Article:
A carnival-themed Math Night event at Alford ES provided opportunities for families to learn about Math Academic Knowledge and Skills (AKS) standards, and Indicators of Achievement (IOAs) per grade level. Each grade level had a different math game and a different math activity that students and families participated in together.

Families were given the opportunity to watch teachers model the Math IOAs and engage in math games and activities like ring toss, bean bag toss, fishpond multiplication, estimation stations, math and movement, and balloon pop multiplication. This allowed for a heightened level of student engagement and confidence in students. Families visited multiple grade levels during the night and had an opportunity to learn, implement, ask questions, and receive resources about multiple Math AKS and IOAs.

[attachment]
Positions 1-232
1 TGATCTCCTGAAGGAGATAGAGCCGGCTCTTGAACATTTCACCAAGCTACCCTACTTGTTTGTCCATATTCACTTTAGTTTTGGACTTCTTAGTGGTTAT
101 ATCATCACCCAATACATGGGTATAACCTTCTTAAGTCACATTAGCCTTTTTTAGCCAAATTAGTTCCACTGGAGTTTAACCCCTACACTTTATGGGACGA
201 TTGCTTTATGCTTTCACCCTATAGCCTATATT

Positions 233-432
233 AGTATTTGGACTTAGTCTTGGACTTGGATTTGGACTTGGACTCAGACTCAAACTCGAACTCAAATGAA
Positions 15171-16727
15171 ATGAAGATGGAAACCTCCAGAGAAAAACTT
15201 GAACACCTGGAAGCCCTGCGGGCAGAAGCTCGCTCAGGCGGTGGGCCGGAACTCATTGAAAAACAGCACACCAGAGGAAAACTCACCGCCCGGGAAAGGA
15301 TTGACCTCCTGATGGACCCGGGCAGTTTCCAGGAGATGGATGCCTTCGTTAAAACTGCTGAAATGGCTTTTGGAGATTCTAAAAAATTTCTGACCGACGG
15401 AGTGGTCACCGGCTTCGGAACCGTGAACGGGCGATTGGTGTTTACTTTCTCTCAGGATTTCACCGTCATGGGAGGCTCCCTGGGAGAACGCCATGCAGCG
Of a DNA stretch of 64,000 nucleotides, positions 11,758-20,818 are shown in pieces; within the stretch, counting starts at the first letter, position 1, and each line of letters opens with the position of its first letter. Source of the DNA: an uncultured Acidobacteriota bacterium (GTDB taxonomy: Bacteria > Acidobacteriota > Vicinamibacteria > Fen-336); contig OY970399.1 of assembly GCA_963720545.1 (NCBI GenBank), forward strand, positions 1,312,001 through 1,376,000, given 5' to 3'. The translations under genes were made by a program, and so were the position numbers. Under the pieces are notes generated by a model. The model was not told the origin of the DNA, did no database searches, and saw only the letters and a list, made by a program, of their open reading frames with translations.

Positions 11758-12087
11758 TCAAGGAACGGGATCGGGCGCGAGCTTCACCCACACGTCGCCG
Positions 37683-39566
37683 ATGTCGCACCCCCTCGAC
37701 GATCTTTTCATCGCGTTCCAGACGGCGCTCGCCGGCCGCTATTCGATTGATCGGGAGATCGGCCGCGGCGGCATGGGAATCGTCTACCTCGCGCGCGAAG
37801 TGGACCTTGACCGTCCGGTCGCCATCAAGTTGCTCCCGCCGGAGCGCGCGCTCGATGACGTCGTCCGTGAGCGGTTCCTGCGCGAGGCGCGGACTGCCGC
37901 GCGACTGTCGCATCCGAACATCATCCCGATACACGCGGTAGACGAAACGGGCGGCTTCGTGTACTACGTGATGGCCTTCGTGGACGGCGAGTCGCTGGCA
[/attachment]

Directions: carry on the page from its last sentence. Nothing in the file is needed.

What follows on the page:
Alford ES Math Night Carnival

“The modeling and hands-on learning experiences provided families with the opportunity to learn more about math through two-way communication, as well as how to better support their child/children at home to enhance math skills,” said Instructional Coach Nicole Hicks. “Education is a partnership, and Math Night provides families with the opportunity to learn together with their children in a fun and engaging way!”

Head over to Discovery HS where opportunities to develop essential knowledge, skills, and experience are cultivated in, and out, of the classroom. A special connection with the city of Lawrenceville provides leadership and learning opportunities for students throughout the year.

Students that participated in Love Lawrenceville, a half-day job shadowing event.